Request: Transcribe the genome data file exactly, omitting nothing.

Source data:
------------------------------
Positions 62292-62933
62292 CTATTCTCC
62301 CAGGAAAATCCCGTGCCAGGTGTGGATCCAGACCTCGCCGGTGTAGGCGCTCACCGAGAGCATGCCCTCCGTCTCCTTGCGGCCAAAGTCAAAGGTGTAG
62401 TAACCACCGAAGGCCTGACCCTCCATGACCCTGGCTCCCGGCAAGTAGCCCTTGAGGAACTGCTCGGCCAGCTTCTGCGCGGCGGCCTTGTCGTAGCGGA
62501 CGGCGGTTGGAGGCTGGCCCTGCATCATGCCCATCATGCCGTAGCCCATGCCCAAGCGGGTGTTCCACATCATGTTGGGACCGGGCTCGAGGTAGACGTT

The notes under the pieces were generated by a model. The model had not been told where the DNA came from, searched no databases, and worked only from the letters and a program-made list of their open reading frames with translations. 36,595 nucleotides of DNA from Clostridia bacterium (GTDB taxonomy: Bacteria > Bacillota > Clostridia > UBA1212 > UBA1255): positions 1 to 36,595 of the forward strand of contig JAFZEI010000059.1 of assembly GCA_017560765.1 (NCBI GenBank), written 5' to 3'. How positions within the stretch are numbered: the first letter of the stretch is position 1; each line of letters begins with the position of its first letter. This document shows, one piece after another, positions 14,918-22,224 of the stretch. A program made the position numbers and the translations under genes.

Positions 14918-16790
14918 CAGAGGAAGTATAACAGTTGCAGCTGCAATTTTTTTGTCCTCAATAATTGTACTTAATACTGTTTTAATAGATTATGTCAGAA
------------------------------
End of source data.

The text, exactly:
Positions 62292-62933
62292 CTATTCTCC
62301 CAGGAAAATCCCGTGCCAGGTGTGGATCCAGACCTCGCCGGTGTAGGCGCTCACCGAGAGCATGCCCTCCGTCTCCTTGCGGCCAAAGTCAAAGGTGTAG
62401 TAACCACCGAAGGCCTGACCCTCCATGACCCTGGCTCCCGGCAAGTAGCCCTTGAGGAACTGCTCGGCCAGCTTCTGCGCGGCGGCCTTGTCGTAGCGGA
62501 CGGCGGTTGGAGGCTGGCCCTGCATCATGCCCATCATGCCGTAGCCCATGCCCAAGCGGGTGTTCCACATCATGTTGGGACCGGGCTCGAGGTAGACGTT

The notes under the pieces were generated by a model. The model had not been told where the DNA came from, searched no databases, and worked only from the letters and a program-made list of their open reading frames with translations. 36,595 nucleotides of DNA from Clostridia bacterium (GTDB taxonomy: Bacteria > Bacillota > Clostridia > UBA1212 > UBA1255): positions 1 to 36,595 of the forward strand of contig JAFZEI010000059.1 of assembly GCA_017560765.1 (NCBI GenBank), written 5' to 3'. How positions within the stretch are numbered: the first letter of the stretch is position 1; each line of letters begins with the position of its first letter. This document shows, one piece after another, positions 14,918-22,224 of the stretch. A program made the position numbers and the translations under genes.

Positions 14918-16790
14918 CAGAGGAAGTATAACAGTTGCAGCTGCAATTTTTTTGTCCTCAATAATTGTACTTAATACTGTTTTAATAGATTATGTCAGAA